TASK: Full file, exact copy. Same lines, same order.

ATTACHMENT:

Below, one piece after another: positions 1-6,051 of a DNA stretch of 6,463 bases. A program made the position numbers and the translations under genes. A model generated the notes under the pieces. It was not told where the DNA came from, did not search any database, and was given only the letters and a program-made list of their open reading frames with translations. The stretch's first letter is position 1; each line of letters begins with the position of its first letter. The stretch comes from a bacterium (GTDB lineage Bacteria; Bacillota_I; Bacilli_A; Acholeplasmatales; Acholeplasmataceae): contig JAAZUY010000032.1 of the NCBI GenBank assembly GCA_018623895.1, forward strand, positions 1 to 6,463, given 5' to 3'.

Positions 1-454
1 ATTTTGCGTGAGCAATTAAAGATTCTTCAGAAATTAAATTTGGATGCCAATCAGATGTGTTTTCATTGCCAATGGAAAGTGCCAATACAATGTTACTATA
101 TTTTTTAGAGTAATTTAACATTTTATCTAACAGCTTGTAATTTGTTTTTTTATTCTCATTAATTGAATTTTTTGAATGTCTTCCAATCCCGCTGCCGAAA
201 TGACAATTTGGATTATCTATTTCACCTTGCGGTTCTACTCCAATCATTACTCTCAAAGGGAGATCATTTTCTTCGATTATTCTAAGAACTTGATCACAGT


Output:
Below, one piece after another: positions 1-6,051 of a DNA stretch of 6,463 bases. A program made the position numbers and the translations under genes. A model generated the notes under the pieces. It was not told where the DNA came from, did not search any database, and was given only the letters and a program-made list of their open reading frames with translations. The stretch's first letter is position 1; each line of letters begins with the position of its first letter. The stretch comes from a bacterium (GTDB lineage Bacteria; Bacillota_I; Bacilli_A; Acholeplasmatales; Acholeplasmataceae): contig JAAZUY010000032.1 of the NCBI GenBank assembly GCA_018623895.1, forward strand, positions 1 to 6,463, given 5' to 3'.

Positions 1-454
1 ATTTTGCGTGAGCAATTAAAGATTCTTCAGAAATTAAATTTGGATGCCAATCAGATGTGTTTTCATTGCCAATGGAAAGTGCCAATACAATGTTACTATA
101 TTTTTTAGAGTAATTTAACATTTTATCTAACAGCTTGTAATTTGTTTTTTTATTCTCATTAATTGAATTTTTTGAATGTCTTCCAATCCCGCTGCCGAAA
201 TGACAATTTGGATTATCTATTTCACCTTGCGGTTCTACTCCAATCATTACTCTCAAAGGGAGATCATTTTCTTCGATTATTCTAAGAACTTGATCACAGT